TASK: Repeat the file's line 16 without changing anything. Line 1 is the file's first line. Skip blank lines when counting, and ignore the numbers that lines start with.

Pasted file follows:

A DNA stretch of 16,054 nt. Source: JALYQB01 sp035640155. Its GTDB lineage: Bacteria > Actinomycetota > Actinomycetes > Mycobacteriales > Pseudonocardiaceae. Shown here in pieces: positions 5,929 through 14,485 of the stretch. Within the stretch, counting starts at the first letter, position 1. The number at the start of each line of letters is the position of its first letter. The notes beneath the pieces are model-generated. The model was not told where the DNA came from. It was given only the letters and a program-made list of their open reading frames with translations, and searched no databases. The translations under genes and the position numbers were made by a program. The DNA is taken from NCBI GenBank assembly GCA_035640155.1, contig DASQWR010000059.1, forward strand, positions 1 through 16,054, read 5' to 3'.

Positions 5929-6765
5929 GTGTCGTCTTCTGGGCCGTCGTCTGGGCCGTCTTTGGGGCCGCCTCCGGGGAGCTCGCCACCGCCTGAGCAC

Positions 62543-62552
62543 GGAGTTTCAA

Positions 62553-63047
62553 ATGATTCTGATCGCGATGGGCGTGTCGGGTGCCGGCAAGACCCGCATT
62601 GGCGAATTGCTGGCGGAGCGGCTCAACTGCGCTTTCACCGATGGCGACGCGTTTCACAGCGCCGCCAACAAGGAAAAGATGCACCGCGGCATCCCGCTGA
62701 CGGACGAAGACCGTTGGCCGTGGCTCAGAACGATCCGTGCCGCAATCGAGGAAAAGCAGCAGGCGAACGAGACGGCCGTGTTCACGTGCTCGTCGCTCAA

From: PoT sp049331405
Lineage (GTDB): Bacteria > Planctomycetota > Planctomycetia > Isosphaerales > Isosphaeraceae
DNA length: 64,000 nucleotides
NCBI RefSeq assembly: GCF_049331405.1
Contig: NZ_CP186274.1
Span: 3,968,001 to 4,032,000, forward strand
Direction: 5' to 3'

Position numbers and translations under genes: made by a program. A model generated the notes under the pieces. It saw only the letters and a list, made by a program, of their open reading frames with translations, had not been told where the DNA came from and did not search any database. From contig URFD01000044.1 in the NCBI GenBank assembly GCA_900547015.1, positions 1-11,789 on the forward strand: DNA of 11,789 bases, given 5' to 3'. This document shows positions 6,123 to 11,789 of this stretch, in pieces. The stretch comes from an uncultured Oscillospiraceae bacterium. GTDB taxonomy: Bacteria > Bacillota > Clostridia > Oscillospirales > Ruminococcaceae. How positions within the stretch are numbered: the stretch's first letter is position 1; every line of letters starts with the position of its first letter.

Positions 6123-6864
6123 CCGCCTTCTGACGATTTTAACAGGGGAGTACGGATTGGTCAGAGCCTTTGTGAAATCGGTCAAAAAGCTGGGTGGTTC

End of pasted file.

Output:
Direction: 5' to 3'